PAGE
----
It probably will take another 10 to 20 years to get it right, but it looks like that's where things are going.
Luke, for the sake of correctness, Debug.Writeline call was added to the MulTask() method, which was executed after the sequential and PFor multiplication. So, PFor loop ran without any blocking on screen output, and it was slower than sequential presumably
because of all the extra work associated with priming up parallel execution environment.
If 90% of the input for my app on any given day happens to be small, it's better to process those 90% sequentially and use parallel execution only when appropriate, but for that it would be nice to know, where (approximately) is that cutting point.
I can run tests and collect some stats on what overhead of firing up parallel execution is, but assuming that this work might have been already done while developing the parallel framework, it would be preferrable for me to look at the stats collected by
the PF development team than spend time and efforts myself.
One thing though, when matrix multiplication was executed on a small data set, sequential was actually faster than ParallelFor (@20:48). Are there any insights on estimating an overhead of setting up parallel execution machinery, so, application could attempt
guessing whether to process data set sequentially or in-parallel (assuming that application knows the size of the data set)?
Thanks Mike. It sounds like registering contracts with the framework would be the core enabling technology for proper blame assignment and proactive failure prevention. It almost can be read as you guys are planning start working on that
I wonder if it is or someday would be possible to interrogate a method about its contracts at runtime, so the caller could ensure compliance before actually invoking the method? E.g. before sending big batch of data over the wire for pre-processing and loading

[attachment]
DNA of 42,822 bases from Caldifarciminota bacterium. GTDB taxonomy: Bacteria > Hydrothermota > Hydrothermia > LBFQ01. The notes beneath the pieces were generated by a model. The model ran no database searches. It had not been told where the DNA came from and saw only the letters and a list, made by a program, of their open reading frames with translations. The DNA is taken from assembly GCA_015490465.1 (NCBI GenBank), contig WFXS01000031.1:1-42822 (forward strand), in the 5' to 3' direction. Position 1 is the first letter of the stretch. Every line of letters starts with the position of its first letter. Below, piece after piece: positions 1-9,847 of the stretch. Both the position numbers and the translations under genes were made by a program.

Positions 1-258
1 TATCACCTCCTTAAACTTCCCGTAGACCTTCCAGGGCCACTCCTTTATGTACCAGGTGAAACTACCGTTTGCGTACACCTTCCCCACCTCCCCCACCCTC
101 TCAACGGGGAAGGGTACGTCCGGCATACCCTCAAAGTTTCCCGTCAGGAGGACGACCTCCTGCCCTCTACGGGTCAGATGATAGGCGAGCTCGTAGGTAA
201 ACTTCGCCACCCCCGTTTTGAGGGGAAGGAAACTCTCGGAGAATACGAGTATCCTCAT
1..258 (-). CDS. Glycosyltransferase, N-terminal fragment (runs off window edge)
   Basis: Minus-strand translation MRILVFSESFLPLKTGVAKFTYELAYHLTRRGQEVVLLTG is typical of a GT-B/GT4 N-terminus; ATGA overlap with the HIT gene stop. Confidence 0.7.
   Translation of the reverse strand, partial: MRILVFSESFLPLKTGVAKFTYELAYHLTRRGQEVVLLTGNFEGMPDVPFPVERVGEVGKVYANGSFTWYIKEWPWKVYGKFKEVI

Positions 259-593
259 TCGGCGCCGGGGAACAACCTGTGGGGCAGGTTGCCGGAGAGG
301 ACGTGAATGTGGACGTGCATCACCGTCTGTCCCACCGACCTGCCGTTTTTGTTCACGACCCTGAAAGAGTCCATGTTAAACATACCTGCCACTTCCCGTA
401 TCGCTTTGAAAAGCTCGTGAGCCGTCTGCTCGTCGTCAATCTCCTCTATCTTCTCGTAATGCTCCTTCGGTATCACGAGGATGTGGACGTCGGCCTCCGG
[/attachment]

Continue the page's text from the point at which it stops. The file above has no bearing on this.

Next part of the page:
into a database in one transaction, I get an abstract code tree from the transformation service that represents all or at least some of the checks and run them locally and perform corrective actions proactively.
Measurements in F# is an exciting feature. No doubt about it. I was really impressed when I learned about it being added to the language.
It surely addresses a lot of potential issues with measurement mismatch.
Yet, run time support for measurements still makes a lot of sense.
If you are reading data from external sources at run-time (files, sensors, or web services), you'd still have to implemet all the measurement tracking and conversion yourself. If this can be married to contract somehow, then application would just have to
tell the framework that it expects mass to be in kilos, and if input feed turns out to be pounds then conversion would happen under the scene.
Another presumably useful feature would be to declare measures off of classes/types. If for example, I'm counting my chicken, I don't want to be able to inadvertently add this to the count of eggs, unless I explicitly coersed chicken and eggs to be "things".
Anyhow, compile time support is a very good start.